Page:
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Growing up black and in America, due to history and such, you’re always out on racist watch. Growing up it washed over me because I was taught to let peoples ignorance go. In my childhood I heard ‘You speak sooo well’ and ‘My, you’re well-educated’ by people not of my race, so much that to not let it get to me I simply took it as compliments. I grew up in the suburbs and went to the best schools my folks could afford, how else would I have been?

I’m simply not the sort of person that would label something as racist easily. It simply isn’t in my construct and yet, last night I was shown something that is making me think it isn’t quite right. It’s pushing in the ‘this is racist button’ just a little.

RastaMouse. A new children’s show on BBC’s CBeebie’s lineup which according to Wikipedia ‘features crime-fighting special agents Rastamouse, Scratchy and Zoomer, who solve mysteries and have adventures.’ My first instinct was to applaud this. After all, when I was growing up there wasn’t a cartoon for children so decidedly focused on the race and culture of a minority. Nowhere.

But then I thought – but why are they mice? Some how attaching a race of people that, I’ve been told since being here, aren’t so much welcomed in this great country as rodents – seems wrong. Then there’s the mouses search for cheese. Oh, all they want is to find ‘da cheze man’. There’s apparently two kinds ‘cheese – cheeze’ and ‘blue cheese’ which is the good stuff. Hmm, that sounds like they’re talking about something else…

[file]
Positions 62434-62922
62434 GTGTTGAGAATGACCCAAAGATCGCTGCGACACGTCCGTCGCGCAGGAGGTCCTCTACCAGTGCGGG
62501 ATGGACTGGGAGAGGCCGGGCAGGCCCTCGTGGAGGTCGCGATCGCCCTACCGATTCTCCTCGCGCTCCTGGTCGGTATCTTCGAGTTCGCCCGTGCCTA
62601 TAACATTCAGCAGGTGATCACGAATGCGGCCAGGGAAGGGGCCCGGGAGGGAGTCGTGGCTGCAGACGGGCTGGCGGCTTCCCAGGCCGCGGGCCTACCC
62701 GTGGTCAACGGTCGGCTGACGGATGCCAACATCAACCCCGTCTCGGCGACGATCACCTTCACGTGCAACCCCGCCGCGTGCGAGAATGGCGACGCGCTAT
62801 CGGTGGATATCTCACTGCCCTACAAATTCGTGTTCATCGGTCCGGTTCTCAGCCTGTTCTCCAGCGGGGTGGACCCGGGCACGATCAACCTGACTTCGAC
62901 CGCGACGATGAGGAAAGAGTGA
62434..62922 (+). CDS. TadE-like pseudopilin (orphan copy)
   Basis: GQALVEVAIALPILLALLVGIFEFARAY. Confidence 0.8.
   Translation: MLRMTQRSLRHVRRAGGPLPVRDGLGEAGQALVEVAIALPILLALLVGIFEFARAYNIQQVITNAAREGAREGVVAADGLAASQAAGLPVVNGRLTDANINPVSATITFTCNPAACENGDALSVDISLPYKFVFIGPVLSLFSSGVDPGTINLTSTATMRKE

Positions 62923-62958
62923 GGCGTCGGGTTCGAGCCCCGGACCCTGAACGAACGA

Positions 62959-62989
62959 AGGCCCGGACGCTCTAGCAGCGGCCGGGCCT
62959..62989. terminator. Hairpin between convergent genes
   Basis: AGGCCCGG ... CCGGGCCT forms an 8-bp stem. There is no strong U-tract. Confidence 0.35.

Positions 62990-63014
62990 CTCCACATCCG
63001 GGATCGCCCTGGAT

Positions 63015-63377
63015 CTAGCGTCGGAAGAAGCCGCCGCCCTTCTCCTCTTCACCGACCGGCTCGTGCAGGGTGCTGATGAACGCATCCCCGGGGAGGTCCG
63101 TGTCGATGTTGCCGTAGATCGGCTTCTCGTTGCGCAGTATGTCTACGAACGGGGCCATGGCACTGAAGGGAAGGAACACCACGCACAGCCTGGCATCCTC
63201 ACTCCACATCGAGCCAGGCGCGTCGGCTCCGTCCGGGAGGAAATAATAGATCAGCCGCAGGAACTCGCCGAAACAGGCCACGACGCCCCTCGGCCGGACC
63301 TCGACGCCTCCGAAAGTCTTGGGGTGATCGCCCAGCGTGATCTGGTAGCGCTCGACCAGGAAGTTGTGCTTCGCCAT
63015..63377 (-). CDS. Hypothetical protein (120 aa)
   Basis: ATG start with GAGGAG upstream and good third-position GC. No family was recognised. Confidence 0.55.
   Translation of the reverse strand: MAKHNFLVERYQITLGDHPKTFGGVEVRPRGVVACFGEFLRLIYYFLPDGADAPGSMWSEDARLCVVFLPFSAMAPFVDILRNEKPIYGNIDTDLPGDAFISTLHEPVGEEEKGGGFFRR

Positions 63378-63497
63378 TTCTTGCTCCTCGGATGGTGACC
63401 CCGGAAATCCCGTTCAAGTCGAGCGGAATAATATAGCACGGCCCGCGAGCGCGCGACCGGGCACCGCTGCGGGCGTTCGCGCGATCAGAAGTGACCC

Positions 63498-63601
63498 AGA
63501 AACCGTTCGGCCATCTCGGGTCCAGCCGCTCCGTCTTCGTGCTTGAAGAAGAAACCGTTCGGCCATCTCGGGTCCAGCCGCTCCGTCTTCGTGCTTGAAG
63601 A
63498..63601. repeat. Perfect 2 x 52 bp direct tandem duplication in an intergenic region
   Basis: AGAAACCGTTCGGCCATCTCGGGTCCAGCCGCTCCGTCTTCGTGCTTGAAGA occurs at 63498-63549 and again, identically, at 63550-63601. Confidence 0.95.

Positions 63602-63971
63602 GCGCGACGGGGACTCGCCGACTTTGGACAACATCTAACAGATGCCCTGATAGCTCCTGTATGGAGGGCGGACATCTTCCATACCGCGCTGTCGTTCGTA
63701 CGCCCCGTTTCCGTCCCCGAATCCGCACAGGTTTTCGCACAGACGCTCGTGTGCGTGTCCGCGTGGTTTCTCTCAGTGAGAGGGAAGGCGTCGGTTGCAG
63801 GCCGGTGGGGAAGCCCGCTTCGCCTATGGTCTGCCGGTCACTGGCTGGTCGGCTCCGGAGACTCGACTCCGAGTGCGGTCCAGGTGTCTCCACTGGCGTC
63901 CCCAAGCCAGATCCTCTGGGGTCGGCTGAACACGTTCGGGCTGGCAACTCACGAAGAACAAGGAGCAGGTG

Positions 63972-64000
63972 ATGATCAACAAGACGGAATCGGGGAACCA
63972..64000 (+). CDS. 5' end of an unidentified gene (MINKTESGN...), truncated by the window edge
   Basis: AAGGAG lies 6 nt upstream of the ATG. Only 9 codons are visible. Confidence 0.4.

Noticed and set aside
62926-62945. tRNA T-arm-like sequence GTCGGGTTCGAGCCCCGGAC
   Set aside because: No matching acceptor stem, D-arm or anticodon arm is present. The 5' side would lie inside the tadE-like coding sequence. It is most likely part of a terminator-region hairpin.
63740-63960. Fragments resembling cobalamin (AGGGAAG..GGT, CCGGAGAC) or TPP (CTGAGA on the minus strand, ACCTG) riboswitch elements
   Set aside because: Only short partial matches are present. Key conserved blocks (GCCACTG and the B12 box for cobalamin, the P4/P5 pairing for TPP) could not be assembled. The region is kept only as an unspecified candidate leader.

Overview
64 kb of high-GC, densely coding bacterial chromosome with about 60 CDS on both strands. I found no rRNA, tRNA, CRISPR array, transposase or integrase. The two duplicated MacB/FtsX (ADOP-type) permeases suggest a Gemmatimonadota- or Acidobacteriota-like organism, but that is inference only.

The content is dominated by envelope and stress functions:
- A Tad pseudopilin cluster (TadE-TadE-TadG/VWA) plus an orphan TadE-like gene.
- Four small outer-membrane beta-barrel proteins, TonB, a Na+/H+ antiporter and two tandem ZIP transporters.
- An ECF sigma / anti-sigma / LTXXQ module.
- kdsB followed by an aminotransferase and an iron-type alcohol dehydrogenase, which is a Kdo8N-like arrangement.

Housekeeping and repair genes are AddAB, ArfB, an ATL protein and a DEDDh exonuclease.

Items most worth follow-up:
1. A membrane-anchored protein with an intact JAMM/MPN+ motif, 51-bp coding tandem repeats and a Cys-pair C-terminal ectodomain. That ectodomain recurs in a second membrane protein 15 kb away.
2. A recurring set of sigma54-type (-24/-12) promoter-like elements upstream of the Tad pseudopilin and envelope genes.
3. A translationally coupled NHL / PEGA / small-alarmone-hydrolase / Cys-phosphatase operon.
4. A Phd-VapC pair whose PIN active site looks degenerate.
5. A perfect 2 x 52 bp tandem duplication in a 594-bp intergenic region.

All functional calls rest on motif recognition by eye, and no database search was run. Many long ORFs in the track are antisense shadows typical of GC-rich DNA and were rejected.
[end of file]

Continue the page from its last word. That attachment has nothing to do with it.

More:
Maybe I’m reading too much into it. If so, I’m not alone. Loads of people have labeled this show racist. A series of complaints have been heralded at the BBC but the show is still on. It’s on and doing incredibly well. I mean, one of the two writers (of the books) is actually Jamaican, so it can’t be racist! Did they have to build the show so highly on stereotypes. Though if that is the lifestyle of one of the writers then maybe he’s unable to see it as such. Who knows…I’ve only watched three episodes but have yet to come across the mouse who’s dialog isn’t so slang intensive. (But I know that my sister-in-law, who is Jamaican, would never let my nephews watch this based on the dialect alone. Hmm, may have to bring some dvds to them and see what happens.)

So, I’m going to do what I did when I was younger and see this as a good thing. After all, it is the first (and I think only) show showing a representation of black culture. Meaning that there are kids who resonate the familiarity of how the people in their families speak to a show that airs on TV. That’s something new and should be applauded! And may even prompt the states to create a show of a minority group too. Then that would be very cool! I mean, loads of people actually liked that Ratatouille movie. Maybe unlike me, people think mice are cute?!?

But if I see a show where another minority group is portrayed as cartoon roaches. I’ll be the first person at the protest!!